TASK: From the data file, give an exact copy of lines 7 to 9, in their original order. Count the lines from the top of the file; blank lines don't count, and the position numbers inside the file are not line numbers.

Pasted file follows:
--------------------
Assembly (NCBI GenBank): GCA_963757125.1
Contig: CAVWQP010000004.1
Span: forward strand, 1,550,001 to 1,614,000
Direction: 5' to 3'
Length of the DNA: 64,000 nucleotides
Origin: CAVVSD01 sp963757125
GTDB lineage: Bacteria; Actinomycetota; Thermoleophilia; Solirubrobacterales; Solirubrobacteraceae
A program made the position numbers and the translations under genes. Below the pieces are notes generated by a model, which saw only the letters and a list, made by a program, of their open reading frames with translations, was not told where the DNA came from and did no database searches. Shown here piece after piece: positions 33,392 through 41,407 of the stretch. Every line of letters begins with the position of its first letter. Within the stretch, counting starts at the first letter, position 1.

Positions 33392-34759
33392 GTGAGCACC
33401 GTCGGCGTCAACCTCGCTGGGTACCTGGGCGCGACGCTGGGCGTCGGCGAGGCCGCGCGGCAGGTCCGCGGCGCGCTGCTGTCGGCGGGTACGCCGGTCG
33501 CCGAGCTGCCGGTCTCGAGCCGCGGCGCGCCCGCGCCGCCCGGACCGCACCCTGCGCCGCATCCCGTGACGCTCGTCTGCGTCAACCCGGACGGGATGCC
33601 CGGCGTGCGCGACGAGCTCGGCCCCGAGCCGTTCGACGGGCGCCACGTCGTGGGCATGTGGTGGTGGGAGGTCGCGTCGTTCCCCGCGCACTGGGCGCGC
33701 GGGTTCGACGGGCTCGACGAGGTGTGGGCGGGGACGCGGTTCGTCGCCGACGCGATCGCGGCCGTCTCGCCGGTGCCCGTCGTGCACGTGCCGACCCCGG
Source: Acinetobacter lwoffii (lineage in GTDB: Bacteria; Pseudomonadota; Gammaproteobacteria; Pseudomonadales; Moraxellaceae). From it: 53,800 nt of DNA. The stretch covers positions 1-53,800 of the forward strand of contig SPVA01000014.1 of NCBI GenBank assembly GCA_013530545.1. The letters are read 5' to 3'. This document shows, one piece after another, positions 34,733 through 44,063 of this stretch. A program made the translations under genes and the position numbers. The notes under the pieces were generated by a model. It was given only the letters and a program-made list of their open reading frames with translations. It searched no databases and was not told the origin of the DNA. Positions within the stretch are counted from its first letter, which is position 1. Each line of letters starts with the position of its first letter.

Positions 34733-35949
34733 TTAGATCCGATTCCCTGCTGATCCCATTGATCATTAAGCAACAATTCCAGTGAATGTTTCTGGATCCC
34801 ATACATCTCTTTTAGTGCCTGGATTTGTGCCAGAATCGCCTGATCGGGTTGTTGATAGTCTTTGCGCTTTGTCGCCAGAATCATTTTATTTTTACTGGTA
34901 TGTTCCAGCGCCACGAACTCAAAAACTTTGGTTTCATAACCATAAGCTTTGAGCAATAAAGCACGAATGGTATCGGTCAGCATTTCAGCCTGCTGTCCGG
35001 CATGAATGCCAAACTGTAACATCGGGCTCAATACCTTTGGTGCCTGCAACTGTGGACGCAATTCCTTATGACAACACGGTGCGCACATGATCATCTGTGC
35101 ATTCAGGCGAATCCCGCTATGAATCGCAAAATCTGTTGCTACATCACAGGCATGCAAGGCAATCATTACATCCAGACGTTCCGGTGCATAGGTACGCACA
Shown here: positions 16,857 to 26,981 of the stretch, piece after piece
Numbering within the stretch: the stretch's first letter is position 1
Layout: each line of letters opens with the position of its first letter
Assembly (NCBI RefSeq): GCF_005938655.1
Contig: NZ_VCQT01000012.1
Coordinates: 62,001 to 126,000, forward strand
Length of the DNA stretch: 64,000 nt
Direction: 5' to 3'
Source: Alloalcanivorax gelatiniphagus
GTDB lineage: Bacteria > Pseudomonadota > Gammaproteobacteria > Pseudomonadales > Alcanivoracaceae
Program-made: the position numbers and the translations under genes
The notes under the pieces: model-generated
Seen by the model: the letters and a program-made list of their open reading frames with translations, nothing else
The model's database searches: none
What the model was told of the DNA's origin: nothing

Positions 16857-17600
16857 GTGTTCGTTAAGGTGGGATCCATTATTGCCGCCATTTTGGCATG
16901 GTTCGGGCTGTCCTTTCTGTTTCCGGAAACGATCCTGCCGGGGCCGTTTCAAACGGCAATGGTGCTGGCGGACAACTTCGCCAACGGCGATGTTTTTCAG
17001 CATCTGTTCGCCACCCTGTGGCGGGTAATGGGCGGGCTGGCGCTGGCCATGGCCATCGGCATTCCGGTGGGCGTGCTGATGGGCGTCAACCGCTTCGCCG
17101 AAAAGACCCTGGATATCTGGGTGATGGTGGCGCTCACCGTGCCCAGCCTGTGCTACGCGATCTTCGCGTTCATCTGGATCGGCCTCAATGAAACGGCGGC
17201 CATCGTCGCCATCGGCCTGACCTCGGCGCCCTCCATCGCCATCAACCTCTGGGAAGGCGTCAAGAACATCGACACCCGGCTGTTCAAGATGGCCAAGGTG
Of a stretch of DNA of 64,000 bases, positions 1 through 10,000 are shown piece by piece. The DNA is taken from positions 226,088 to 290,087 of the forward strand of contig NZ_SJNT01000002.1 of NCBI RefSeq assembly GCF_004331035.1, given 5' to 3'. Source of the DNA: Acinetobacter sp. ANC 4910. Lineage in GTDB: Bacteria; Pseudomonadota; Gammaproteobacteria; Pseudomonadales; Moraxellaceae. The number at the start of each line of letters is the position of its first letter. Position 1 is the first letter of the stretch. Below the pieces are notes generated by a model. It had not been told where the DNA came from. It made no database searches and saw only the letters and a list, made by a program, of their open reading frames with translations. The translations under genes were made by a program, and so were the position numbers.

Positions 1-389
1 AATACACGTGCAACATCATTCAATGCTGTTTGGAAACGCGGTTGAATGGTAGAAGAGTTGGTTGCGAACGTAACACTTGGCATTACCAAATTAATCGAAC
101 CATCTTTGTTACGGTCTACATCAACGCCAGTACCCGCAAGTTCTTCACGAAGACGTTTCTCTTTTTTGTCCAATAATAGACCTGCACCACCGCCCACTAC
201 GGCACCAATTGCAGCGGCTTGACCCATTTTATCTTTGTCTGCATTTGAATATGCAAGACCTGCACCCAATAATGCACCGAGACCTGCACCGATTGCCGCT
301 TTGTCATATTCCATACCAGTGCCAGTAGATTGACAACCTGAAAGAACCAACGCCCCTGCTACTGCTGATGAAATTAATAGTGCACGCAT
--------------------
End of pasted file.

GTDB lineage: Bacteria; Actinomycetota; Thermoleophilia; Solirubrobacterales; Solirubrobacteraceae
A program made the position numbers and the translations under genes. Below the pieces are notes generated by a model, which saw only the letters and a list, made by a program, of their open reading frames with translations, was not told where the DNA came from and did no database searches. Shown here piece after piece: positions 33,392 through 41,407 of the stretch. Every line of letters begins with the position of its first letter. Within the stretch, counting starts at the first letter, position 1.

Positions 33392-34759